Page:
The Maps

36_OL_E158_L

The Route

The Walk
I was quite surprised when Geri asked to do this walk again. My recollection was that it was quite a strenuous 7+ miles. But, you know what they say "The customer is always right".
Solva harbour
We parked the car at Solva and caught the Puffin Shuttle to Nolton Haven in bright sunshine. After a quick spray with the factor 50 and a comfort break we headed off up the hill to the cliffs.
3 miles to Newgale
Nolton Haven
What then followed was a series of steep ups (and downs of course) which took our breath away and stalled any chance of conversation. It was hot and the sea a deep blue as we rounded Rickets Head and made our way to Black Cliff - which to be honest didn't look at all black but its name no doubt derived from the coal that was mined during the nineteenth and early twentieth century at two sites - Nolton Colliery and at the Black Cliff.
Rickets Head
Black Cliff
Further on is the site of Trefrane Cliff colliery - the biggest pit in the vicinity, and its ruined buildings and tall brick stack make prominent features beside the footpath to this day. This mine was worked from 1850 to 1905 with a 300-foot deep shaft slanting under the sea, and a steep tramway up which the coal was winched to the top of the cliff near the coast road.
The old Trefrane Ciff colliery chimney
Looking back to Rickets Head
Newgale Sands ahead
As we approached Newgale Sands we began to think kindly of our coffee breaks and we paused to sit on a grassy bank near to the car parks and toilets. Once we got going again we walked along the pavement to the end of the sands where we again made our way up. The sign here misleadingly informs us that it was 5½ miles to Solva, but according to my previous track it is only 4.3 miles.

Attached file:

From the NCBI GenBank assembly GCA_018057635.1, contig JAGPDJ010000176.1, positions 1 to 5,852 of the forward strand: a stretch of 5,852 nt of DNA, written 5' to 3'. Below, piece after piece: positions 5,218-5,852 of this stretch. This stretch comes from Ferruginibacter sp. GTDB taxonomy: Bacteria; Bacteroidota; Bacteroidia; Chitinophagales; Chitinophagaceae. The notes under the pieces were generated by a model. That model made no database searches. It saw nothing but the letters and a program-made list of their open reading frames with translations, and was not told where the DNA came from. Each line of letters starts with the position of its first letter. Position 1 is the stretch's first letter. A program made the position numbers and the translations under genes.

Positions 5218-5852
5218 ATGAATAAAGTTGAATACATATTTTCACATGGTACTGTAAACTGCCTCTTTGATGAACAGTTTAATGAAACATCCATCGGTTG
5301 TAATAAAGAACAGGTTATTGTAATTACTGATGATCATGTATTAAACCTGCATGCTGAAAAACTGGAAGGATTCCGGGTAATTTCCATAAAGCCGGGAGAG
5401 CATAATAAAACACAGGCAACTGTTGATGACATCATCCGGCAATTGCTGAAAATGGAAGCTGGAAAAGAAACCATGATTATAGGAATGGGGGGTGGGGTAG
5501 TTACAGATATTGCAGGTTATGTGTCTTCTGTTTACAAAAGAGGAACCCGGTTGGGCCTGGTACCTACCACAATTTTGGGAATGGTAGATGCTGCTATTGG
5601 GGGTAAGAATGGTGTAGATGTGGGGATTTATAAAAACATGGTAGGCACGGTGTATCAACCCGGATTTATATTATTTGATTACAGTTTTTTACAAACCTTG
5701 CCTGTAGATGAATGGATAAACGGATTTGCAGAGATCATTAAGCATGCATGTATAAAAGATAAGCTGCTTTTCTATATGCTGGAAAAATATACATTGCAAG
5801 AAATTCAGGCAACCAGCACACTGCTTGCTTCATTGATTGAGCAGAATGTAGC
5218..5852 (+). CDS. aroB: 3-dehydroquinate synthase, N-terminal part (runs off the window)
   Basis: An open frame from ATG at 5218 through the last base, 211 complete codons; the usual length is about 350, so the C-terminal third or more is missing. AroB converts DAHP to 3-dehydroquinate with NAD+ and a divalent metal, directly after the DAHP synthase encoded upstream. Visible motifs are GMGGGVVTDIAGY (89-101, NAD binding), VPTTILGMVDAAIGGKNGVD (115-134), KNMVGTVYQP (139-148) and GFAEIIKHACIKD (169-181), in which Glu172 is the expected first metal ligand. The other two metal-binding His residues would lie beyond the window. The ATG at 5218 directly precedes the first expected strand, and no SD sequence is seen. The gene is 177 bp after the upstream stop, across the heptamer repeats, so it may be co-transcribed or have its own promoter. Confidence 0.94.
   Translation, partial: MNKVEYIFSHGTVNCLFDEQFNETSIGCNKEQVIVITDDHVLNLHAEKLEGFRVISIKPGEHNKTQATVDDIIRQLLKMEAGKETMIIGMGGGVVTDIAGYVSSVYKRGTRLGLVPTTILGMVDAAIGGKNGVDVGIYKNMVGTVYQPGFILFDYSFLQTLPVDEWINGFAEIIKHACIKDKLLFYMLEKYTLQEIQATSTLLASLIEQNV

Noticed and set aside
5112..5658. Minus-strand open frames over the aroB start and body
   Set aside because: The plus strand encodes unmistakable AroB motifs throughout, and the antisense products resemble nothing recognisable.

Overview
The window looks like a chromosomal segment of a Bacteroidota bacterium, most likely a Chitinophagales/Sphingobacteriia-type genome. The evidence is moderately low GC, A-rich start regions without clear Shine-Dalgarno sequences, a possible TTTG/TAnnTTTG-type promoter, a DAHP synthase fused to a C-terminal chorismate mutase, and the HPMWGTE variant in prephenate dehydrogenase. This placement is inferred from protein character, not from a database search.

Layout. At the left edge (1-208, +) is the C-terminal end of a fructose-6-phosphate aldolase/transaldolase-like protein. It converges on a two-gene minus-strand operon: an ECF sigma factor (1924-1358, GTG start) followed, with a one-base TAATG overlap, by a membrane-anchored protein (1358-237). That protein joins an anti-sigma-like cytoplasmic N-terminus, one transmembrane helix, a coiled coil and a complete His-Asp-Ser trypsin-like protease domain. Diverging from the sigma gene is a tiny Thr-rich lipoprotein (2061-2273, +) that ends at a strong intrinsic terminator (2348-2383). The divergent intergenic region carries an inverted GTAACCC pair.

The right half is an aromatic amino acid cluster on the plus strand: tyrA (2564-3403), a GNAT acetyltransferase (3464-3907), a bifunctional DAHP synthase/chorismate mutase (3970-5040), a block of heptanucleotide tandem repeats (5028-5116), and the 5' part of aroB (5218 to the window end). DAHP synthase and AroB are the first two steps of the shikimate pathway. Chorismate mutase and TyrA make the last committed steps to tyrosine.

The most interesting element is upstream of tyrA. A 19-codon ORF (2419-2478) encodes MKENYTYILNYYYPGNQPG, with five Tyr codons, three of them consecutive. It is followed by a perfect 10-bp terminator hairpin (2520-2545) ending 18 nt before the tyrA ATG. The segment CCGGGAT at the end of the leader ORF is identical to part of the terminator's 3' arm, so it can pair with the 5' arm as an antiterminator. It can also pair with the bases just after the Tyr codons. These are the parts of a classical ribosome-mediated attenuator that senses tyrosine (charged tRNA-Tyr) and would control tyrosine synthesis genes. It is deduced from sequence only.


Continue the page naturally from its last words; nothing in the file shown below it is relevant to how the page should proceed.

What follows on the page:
Misleading distance
The tide is in - leaving circular patterns at the high water mark
The tide is in - leaving circular patterns at the high water mark

Back up on the cliffs again we headed towards Dinas Fawr via more ups and downs to spend some time contemplating the scenery and peace and quiet whilst we had our lunch.

Looking back towards Newgale
use + or - key to zoom

Dinas Fach
Dinas Fawr
Gwadn cove
Soon we were descending to the small beach at Gwadn then crossed over the wooden footbridge and up one final time before the long shady descent to Solva and a well deserved ice cream.
The ups & downs of our day

Little Haven to Nolton Haven [4⅓ miles]

The Maps

36_OL_E158_L

The Route

The Walk
A change of plan today brought about by the Endurancelife competition. We parked one car at Nolton Haven and returned to park the other in amongst the chaos of the arrivals for the event.
The runners gather at Little Haven
We headed up the hill and then down into Broad Haven with lots of folks about enjoying the sun. We headed along the footpath beside the bay before climbing up onto the cliffs once again.
Broad Haven sands
The (now) sandy cliffs were showing much evidence of landslips causing one two diversions onto newly created stretches of coast path.
Sandy cliffs en route to Nolton Haven
As we approached Druidston Haven, a secluded long, sandy beach enclosed on three sides by steep cliffs, our attention was taken by the unique eco house overlooking the bay.
On arrival at the beach we discovered a red navigation buoy that had been washed up on the beach during Storm Imogen in February this year. It looks like it might now become a permanent feature.
Back up onto the cliffs again via a long set of giant steps before the final stretch into Nolton Haven.
Looking back to Druidstone Haven
We now had to decide on somewhere to have our lunch. I suggested that Stack Rocks might be just the place as we were staying at East Trewent tonight. Upon our arrival we were just stunned to see so many guillemots on the stacks with fulmars and kittiwakes also in evidence - but the huge number of guillemots was just amazing.
Stack Rocks as we'd not seen before
Finally, the Green Bridge of Wales